EvidenceProf Blog

Editor: Colin Miller
Univ. of South Carolina School of Law

Friday, September 18, 2015

Court of Appeals of Maryland Finds Protective Housing for a Witness Wasn't a "Benefit"

Witnesses in criminal trials have typically a variety of interactions with the State prior to testifying under oath before a judge and/or jury. Usually, a witness is interviewed initially by a police officer or detective after the commission of a crime. Witnesses might be offered a monetary reward in exchange for coming forward with information pertaining to a crime. Witnesses "with a past" might exchange their testimony for a favorable plea deal arising from the case in which they are to testify or a related matter, or qualified or absolute immunity. In some cases, a witness might fear for his or her life, or for the safety of an immediate family member, and be placed in some form of witness protection program prior to and/or after trial to ensure his or her safety. In the present case, a witness was placed in protective housing for several months leading up to a murder trial after she claimed that the defendant showed up on her doorstep, causing her to be in fear of retaliation for talking with the police. We consider here whether her placement in reasonable protective housing constitutes a "benefit" that would compel the trial judge, upon request by the defendant, to give a particularized jury instruction pertaining to that witness's credibility (Maryland Criminal Pattern Jury Instruction (2nd ed.2012, 2013 Supp.) 3:13, "Witness Promised Benefit"). We conclude that it does not. Preston v. State, 118 A.3d 902 (Md. 2015).

This block quote pretty well explains the stakes in Preston, a murder case out of Baltimore City. Pattern Jury Instruction 3:13 states that

You may consider the testimony of a witness who [testifies] [has provided evidence] for the State as a result of [a plea agreement] [a promise that he will not be prosecuted] [a financial benefit] [a benefit] [an expectation of a benefit].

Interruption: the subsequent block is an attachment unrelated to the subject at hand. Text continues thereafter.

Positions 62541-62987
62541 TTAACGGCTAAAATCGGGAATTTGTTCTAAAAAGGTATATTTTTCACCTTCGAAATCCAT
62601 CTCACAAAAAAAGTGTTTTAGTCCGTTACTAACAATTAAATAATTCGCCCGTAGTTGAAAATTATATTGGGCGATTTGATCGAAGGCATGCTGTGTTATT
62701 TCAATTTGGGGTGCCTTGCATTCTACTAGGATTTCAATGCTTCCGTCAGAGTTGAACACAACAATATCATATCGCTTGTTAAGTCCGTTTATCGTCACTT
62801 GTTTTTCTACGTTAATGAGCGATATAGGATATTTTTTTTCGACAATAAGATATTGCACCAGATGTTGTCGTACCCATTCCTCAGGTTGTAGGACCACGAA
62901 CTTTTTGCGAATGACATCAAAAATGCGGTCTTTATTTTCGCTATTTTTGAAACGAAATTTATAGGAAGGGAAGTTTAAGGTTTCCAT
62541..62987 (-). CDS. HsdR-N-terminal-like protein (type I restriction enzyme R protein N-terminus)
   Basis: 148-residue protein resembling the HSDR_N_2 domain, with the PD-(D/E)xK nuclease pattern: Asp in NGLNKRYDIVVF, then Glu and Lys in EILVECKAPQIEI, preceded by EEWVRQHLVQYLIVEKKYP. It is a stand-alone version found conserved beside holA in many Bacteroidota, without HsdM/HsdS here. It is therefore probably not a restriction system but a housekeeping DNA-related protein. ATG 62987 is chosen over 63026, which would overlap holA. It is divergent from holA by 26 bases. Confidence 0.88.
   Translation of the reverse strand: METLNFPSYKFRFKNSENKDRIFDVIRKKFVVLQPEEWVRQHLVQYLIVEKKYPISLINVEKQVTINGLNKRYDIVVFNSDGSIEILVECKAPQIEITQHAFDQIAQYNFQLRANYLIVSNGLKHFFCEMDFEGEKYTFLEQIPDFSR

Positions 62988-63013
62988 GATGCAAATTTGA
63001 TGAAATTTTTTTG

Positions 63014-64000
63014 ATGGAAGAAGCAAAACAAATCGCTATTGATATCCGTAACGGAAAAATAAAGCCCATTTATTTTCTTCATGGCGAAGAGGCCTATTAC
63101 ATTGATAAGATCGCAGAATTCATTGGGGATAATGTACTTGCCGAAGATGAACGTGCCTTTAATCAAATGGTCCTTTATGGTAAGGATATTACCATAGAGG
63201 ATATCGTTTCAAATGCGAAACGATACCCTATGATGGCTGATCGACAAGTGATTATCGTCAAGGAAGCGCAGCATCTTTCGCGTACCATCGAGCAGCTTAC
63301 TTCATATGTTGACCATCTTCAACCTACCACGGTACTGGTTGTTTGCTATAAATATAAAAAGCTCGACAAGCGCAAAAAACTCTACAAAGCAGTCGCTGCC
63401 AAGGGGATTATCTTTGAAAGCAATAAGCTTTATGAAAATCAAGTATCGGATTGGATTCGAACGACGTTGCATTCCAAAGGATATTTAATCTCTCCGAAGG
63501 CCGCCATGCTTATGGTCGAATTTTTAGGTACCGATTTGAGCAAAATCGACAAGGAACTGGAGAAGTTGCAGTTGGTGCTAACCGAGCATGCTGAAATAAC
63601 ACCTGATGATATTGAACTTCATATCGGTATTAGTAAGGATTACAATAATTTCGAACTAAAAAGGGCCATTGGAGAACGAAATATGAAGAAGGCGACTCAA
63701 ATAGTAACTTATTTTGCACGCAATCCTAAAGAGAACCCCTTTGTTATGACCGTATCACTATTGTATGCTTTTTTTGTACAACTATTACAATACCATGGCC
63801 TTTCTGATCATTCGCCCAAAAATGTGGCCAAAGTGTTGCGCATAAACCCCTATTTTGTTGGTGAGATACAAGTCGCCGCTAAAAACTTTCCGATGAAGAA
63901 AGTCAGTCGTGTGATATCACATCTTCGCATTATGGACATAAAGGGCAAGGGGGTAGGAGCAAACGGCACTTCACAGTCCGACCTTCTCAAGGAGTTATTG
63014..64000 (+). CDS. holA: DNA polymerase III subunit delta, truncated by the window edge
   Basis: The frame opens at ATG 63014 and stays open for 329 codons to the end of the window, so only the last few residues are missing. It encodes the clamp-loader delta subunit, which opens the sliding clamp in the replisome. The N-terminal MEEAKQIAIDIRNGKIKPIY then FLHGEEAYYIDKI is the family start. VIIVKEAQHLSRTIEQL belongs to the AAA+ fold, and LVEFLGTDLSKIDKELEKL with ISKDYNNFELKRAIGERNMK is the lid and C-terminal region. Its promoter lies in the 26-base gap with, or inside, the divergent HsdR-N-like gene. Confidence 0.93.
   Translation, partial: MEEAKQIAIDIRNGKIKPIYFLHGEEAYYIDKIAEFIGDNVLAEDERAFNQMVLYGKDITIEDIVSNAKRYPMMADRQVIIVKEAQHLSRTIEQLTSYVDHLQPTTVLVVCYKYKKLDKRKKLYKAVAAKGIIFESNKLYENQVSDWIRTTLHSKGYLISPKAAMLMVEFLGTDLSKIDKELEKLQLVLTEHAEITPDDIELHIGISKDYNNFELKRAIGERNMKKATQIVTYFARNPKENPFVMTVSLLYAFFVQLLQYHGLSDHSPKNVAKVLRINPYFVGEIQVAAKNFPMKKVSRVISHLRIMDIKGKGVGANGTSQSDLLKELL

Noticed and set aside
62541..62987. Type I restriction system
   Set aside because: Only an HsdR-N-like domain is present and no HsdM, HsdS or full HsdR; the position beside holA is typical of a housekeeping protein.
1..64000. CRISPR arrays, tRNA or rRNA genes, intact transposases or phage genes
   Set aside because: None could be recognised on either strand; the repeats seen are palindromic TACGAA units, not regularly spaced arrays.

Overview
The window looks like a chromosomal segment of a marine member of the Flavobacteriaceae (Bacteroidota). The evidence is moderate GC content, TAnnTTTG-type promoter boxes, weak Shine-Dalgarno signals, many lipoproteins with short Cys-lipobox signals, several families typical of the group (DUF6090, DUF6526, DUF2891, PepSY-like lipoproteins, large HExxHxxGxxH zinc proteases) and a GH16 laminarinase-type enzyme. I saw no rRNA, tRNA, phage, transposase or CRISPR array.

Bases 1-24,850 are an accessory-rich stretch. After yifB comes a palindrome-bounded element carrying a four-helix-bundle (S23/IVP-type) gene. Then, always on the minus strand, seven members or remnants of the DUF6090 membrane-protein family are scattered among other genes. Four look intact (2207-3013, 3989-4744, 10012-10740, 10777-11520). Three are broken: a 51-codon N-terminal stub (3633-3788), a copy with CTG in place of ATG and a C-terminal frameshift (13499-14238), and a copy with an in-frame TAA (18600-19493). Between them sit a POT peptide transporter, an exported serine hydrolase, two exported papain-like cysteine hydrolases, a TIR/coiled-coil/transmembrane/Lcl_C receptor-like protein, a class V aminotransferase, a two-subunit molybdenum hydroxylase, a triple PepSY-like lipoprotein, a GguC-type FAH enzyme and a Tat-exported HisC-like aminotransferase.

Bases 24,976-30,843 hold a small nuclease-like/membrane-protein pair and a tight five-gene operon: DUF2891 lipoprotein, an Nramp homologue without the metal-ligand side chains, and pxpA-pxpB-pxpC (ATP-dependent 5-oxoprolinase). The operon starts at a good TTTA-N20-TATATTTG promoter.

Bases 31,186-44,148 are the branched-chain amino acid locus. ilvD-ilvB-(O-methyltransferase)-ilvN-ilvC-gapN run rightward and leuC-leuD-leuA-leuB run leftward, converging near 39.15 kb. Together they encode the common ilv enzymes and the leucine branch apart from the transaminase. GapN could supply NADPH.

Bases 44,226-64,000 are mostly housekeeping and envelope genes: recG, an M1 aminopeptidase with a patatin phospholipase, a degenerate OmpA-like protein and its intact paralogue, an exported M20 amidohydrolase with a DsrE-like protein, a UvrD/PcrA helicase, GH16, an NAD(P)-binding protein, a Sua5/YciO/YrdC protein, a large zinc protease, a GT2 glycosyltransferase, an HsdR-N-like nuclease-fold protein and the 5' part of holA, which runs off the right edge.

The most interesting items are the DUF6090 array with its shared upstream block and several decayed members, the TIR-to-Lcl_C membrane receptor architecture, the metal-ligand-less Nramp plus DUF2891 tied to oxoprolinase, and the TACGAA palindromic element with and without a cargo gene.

However, you should consider such testimony with caution, because the testimony may have been influenced by a desire to gain [leniency] [freedom] [a financial benefit] [a benefit] by testifying against the defendant.

There is also a comment accompanying 3:13:

Evidence that the State entered into an understanding or agreement with a testifying witness must be disclosed to the defendant, regardless of whether the agreement or understanding is formal or informal. Harris v. State, 407 Md. 503, 521, 966 A.2d 925, 935 (2009); Ware v. State, 348 Md. 19, 41, 702 A.2d 699, 709 (1997).

You might recall that the Harris case is the one I discussed in this post a few days ago. The court in Preston deemed it inapplicable because it, like Ware, involved the State's failure to disclose that the plea deal struck for a prosecution witness was a bit sweeter than the court was led to believe. By way of contrast, the State did disclose that the prosecution witness was given protective housing; the trial judge simply deciding that such housing was not a "benefit" triggering Pattern Jury Instruction 3:13.

In reviewing this issue, the Court of Appeals of Maryland found no Maryland precedent on the issue. It also found that there was pretty sparse precedent on the issue from around the country That said, the court did note that there were a few cases somewhat on point, such as Illinois v. McInnis, 411 N.E.2d 26, 39 (1980), in which